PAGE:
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Permanent URL to this publication: http://dx.doi.org/10.5167/uzh-64241

Knechtle, Beat; Wirth, Andrea; Knechtle, Patrizia; Rüst, Christoph Alexander; Rosemann, Thomas; Lepers, Romuald (2012). No improvement in race performance by naps in male ultra-endurance cyclists in a 600-km ultra-cycling race. Chinese Journal of Physiology, 55(2):125-133.

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Ultra-endurance performance is of increasing popularity. We investigated the associations between anthropometry, training and support during racing, with race performance in 67 male recreational ultra-endurance cyclists participating in the 'Swiss Cycling Marathon' over 600 kilometres, an official qualifier for the cycling ultra-marathon 'Paris-Brest-Paris'. The 54 finishers showed no differences in anthropometry and did not train differently compared to the 13 non-finishers. During the race, the finishers were significantly more frequently racing alone than being followed by a support crew. After bivariate analysis, percent body fat (r = 0.43), the cycling distance per training unit (r = -0.36), the duration per training unit (r = -0.31) and the sleep time during the race (r = 0.50) were related to overall race time. The 23 non-sleepers in the finisher group completed the race within (mean and IQR) 1,567 (1,453-1,606) min, highly significantly faster than the 31 sleepers with 1,934 (1,615-2,033) min (P = 0.0003). No variable of support during the race was associated with race time. After multivariate analysis, percent body fat (P = 0.026) and duration per training unit (P = 0.005) remained predictor variables for race time. To summarize, for a successful finish in a cycling ultra-marathon over 600 kilometres such as the 'Swiss Cycling Marathon', percent body fat and duration per training unit were related to race time whereas equipment and support during the race showed no association. Athletes with naps were highly significantly slower than athletes without naps.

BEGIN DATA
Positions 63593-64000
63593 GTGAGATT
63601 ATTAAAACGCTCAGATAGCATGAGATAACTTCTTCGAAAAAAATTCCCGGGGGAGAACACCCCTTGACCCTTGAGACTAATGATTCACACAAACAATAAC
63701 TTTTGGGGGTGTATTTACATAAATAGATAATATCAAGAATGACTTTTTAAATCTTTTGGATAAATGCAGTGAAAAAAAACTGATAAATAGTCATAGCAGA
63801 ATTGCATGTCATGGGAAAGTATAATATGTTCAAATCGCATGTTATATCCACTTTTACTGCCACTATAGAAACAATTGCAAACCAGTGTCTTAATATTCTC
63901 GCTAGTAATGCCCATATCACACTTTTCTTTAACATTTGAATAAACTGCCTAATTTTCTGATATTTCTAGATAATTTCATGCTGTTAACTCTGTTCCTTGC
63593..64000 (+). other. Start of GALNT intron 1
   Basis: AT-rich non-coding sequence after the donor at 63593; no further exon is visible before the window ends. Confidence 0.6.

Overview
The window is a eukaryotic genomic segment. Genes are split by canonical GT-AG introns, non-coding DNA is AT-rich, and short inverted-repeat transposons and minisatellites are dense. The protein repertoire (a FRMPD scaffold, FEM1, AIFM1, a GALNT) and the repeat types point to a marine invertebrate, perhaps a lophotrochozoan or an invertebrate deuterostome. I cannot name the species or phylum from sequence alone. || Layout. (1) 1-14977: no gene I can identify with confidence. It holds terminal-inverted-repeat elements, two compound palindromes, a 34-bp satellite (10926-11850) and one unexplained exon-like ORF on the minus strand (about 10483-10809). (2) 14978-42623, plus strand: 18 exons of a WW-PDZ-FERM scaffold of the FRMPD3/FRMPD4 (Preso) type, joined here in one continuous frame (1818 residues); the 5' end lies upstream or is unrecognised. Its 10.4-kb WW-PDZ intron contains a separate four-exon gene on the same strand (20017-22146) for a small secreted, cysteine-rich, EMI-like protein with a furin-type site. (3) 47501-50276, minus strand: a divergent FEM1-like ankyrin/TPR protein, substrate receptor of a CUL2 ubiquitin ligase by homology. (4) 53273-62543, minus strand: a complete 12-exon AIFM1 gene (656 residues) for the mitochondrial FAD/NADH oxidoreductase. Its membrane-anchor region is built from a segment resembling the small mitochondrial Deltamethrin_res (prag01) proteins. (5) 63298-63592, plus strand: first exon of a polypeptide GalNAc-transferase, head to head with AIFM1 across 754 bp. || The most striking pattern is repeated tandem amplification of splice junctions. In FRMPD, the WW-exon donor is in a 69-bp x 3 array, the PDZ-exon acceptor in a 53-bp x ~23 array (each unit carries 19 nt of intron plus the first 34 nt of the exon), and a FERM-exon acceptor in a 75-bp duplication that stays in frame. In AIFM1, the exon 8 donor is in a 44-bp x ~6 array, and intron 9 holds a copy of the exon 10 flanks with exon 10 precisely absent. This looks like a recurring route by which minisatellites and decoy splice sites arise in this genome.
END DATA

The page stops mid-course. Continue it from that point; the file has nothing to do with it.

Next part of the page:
7 citations in Web of Science®
4 citations in Scopus®
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Additional indexing

Item Type:Journal Article, refereed, original work
Communities & Collections:04 Faculty of Medicine > University Hospital Zurich > Institute of General Practice
Dewey Decimal Classification:610 Medicine & health
Deposited On:17 Aug 2012 06:46
Last Modified:05 Apr 2016 15:56
Publisher:Chinese Physiological Society
Free access at:Publisher DOI. An embargo period may apply.
Publisher DOI:10.4077/CJP.2012.BAA022
PubMed ID:22559737

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